"The seasonally adjusted Combined Credit Manager’s Index fell 0.9% in June,
setting or tying a number of unpleasant records in the process," said Daniel
North, chief economist with credit insurer Euler Hermes, ACI, who evaluates and
issues the report for the National Association of Credit Management (NACM). "All
three indexes tied their records for the most components below the critical 50
value indicating economic contraction: six for the combined and manufacturing
indexes, and seven for the service index," he noted. A record nine components
fell in the manufacturing index. The combined and manufacturing indexes reached
their second lowest levels ever at 50.1 and 49.8, respectively.
"What a difference a month makes. In contrast to last month’s cheery tone,
credit managers now seem downright depressed," North said and reported
"UGH…rough month!" from one survey participant. "While the housing market used
to be the single largest source of misery, fuel prices are starting to take
over," he said. "As gasoline continues to set record inflation-adjusted levels,
businesses from retailing to transportation to groceries are suffering. Given
that May was the fifth straight month for job losses, real retail sales and wage
growth are both negative year over year, foreclosures are at sky-high record
levels and business bankruptcies continue to rise, it’s no wonder that the
majority of credit managers are seeing tough times."
The seasonally adjusted manufacturing sector index fell 2.7% to 49.8%, only
the second time that the index has dipped below 50, indicating economic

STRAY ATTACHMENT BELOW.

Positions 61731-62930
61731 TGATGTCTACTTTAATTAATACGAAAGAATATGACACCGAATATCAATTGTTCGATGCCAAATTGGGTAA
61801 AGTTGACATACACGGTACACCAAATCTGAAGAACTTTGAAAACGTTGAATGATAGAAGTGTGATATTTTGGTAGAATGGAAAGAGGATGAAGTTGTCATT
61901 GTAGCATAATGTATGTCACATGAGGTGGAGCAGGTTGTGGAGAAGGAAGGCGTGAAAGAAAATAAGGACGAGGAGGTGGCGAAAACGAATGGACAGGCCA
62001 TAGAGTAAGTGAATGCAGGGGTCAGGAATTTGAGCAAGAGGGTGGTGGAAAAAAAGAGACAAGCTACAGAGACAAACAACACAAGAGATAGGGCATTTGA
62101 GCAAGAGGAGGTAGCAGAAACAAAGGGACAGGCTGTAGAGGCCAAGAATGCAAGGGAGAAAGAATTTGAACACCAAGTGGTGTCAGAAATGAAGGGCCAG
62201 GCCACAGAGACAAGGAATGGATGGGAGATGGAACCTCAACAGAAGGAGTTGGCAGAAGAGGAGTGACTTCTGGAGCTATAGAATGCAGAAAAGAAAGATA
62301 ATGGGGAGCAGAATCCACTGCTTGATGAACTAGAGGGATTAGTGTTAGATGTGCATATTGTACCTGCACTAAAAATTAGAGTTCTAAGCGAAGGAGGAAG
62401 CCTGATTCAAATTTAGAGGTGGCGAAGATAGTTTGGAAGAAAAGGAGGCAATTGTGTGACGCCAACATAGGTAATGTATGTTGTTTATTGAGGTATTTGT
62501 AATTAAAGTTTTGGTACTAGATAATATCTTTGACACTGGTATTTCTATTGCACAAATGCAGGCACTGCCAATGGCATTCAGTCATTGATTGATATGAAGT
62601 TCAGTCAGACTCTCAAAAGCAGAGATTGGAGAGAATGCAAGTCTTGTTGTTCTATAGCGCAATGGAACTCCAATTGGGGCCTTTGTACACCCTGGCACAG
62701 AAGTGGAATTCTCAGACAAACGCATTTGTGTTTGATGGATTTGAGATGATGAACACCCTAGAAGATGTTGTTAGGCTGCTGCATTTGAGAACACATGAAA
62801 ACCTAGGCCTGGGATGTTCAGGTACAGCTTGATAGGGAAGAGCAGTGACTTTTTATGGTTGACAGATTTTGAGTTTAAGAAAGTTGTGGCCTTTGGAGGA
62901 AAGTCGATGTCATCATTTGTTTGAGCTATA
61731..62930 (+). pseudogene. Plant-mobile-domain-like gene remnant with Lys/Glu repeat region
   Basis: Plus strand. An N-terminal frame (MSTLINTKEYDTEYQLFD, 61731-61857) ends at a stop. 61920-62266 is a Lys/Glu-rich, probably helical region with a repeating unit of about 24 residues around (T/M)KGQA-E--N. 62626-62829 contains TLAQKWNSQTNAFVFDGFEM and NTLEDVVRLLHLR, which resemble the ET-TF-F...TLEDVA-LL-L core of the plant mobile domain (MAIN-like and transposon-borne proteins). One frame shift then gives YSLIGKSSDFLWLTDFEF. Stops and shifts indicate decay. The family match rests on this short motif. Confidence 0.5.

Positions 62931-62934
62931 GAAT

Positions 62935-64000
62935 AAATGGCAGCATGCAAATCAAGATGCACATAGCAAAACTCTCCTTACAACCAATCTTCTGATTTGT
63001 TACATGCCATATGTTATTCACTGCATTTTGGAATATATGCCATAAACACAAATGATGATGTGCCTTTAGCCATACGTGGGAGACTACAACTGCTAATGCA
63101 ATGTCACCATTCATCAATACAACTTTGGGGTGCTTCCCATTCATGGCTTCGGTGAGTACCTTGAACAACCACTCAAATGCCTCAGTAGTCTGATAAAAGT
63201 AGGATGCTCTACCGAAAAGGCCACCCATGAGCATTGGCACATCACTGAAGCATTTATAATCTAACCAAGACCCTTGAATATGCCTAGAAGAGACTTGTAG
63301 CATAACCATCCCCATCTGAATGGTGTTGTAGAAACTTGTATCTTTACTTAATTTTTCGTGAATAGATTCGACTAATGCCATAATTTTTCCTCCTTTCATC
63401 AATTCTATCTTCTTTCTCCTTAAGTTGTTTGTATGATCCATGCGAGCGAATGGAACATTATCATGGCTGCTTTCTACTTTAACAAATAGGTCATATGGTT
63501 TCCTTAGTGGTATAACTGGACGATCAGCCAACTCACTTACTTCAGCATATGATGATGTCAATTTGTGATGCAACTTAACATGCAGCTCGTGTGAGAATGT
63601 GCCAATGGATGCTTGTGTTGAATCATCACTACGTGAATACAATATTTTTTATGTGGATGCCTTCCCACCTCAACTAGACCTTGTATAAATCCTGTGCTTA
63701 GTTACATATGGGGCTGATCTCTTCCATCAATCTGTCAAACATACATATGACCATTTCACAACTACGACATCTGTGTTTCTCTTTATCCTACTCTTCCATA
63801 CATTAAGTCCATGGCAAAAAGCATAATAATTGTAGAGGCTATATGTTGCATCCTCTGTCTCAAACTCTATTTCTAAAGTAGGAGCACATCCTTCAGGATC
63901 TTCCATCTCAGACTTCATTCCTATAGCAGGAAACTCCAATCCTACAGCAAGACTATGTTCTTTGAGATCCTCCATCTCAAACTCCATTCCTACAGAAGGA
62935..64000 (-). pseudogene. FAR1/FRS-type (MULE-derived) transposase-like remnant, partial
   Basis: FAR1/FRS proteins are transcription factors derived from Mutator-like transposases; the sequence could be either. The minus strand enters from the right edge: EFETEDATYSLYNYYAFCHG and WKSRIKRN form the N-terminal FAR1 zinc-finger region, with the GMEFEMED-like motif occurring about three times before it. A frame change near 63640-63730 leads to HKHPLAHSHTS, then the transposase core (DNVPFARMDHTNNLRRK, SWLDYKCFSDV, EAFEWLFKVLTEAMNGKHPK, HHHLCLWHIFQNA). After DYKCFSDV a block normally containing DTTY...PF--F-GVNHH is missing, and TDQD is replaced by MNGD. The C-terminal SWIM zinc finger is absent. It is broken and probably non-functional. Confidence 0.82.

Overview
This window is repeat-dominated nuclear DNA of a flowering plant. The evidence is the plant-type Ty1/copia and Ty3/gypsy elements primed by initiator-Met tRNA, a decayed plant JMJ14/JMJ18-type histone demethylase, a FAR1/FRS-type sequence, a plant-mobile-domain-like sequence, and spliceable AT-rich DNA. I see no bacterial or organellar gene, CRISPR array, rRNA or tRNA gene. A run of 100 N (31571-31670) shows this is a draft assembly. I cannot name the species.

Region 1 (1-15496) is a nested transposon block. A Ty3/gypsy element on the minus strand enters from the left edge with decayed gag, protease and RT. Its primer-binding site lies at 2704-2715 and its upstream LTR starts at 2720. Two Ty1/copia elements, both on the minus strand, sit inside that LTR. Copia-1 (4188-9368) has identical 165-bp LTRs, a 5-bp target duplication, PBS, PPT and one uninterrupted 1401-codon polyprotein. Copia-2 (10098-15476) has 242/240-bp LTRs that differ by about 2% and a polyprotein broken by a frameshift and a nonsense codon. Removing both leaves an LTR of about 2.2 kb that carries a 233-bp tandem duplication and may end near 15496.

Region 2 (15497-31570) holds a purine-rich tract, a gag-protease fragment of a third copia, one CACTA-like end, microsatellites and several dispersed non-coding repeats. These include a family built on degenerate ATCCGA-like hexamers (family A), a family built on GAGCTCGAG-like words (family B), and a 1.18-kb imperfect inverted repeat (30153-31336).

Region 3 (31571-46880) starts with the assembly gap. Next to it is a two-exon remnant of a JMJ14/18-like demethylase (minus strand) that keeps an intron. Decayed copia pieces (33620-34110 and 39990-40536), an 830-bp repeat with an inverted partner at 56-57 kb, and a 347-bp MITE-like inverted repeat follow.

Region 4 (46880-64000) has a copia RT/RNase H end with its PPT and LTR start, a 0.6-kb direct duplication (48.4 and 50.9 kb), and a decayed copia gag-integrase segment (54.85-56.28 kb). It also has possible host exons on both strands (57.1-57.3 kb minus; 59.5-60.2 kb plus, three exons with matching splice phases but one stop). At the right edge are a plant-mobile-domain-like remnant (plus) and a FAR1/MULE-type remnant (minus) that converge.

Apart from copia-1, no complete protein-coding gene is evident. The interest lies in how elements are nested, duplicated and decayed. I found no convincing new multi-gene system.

contraction. Nine of the 10 components fell. Six are below 50. Two components,
dollar collections and dollar amount beyond terms, set record lows. A
manufacturer of audio tapes noted that their customers were "Going out of
business at a very rapid rate!" and a sheet metal company reported, "Customers
are attempting to stretch out their terms." North said, "Once again rising
prices affected the survey as one participant reported that higher sales figures
were due only to higher prices, not higher volume, and another explained that
his increased sales were due to customers rushing to purchase goods before a
price increase took effect."
The seasonally adjusted service sector index fell 1.2% to 50.3% as six out of
10 components fell, leaving a total of seven components below 50. Norh said,
"Once again survey participants noted difficulties caused by rising fuel prices,
but customer payment patterns were the source of an unusual number of
complaints: ‘very slow pay for big jobs,’ ‘customers experiencing cash flow
issues,’ ‘a rise in collection problems,’ ‘past-due accounts getting harder to
collect,’ ‘significant spike of cash flow problems,’ ‘more customers extending
out payment terms’ and ‘the number of accounts being placed for collections is
On a seasonally adjusted basis the year-over-year comparisons are grim. All
10 components in all three indexes fell. The combined index fell 6.3%, the
manufacturing index fell 6.9%, and the services index fell 5.7%. The drop in the
manufacturing and combined indexes set records.
The CMI, a monthly survey of the business economy from the standpoint of
commercial credit and collections, was launched in January 2003 to provide
financial analysts with another strong economic indicator.
The CMI survey asks credit managers to rate favorable and unfavorable factors
in their monthly business cycle. Favorable factors include sales, new credit
applications, dollar collections and amount of credit extended. Unfavorable
factors include rejections of credit applications, accounts placed for
collections, dollar amounts of receivables beyond terms and filings for
bankruptcies. A complete index including results from the manufacturing and
service sectors, along with the methodology, can be viewed at http://web.nacm.org/cmi/pdf/CMI_June2008.pdf.
This report and the CMI archives may be viewed at http://web.nacm.org/cmi/cmi.asp.
Source: National Association of Credit Management